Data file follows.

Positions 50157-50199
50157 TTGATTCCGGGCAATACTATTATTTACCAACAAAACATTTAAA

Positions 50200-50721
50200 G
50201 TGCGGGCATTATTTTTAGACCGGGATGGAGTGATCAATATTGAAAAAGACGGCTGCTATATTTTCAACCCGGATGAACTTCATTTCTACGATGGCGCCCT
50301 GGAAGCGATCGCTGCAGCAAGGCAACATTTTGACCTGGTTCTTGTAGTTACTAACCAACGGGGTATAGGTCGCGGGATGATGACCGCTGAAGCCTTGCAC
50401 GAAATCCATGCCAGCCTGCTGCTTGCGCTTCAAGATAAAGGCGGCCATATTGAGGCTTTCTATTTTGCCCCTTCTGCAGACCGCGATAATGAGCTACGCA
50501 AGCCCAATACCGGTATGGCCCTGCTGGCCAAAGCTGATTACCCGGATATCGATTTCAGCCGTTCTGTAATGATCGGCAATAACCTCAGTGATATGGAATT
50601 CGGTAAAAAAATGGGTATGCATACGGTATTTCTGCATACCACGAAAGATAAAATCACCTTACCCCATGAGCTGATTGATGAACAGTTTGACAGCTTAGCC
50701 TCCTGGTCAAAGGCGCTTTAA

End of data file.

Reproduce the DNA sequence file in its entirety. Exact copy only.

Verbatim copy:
Positions 50157-50199
50157 TTGATTCCGGGCAATACTATTATTTACCAACAAAACATTTAAA

Positions 50200-50721
50200 G
50201 TGCGGGCATTATTTTTAGACCGGGATGGAGTGATCAATATTGAAAAAGACGGCTGCTATATTTTCAACCCGGATGAACTTCATTTCTACGATGGCGCCCT
50301 GGAAGCGATCGCTGCAGCAAGGCAACATTTTGACCTGGTTCTTGTAGTTACTAACCAACGGGGTATAGGTCGCGGGATGATGACCGCTGAAGCCTTGCAC
50401 GAAATCCATGCCAGCCTGCTGCTTGCGCTTCAAGATAAAGGCGGCCATATTGAGGCTTTCTATTTTGCCCCTTCTGCAGACCGCGATAATGAGCTACGCA
50501 AGCCCAATACCGGTATGGCCCTGCTGGCCAAAGCTGATTACCCGGATATCGATTTCAGCCGTTCTGTAATGATCGGCAATAACCTCAGTGATATGGAATT
50601 CGGTAAAAAAATGGGTATGCATACGGTATTTCTGCATACCACGAAAGATAAAATCACCTTACCCCATGAGCTGATTGATGAACAGTTTGACAGCTTAGCC
50701 TCCTGGTCAAAGGCGCTTTAA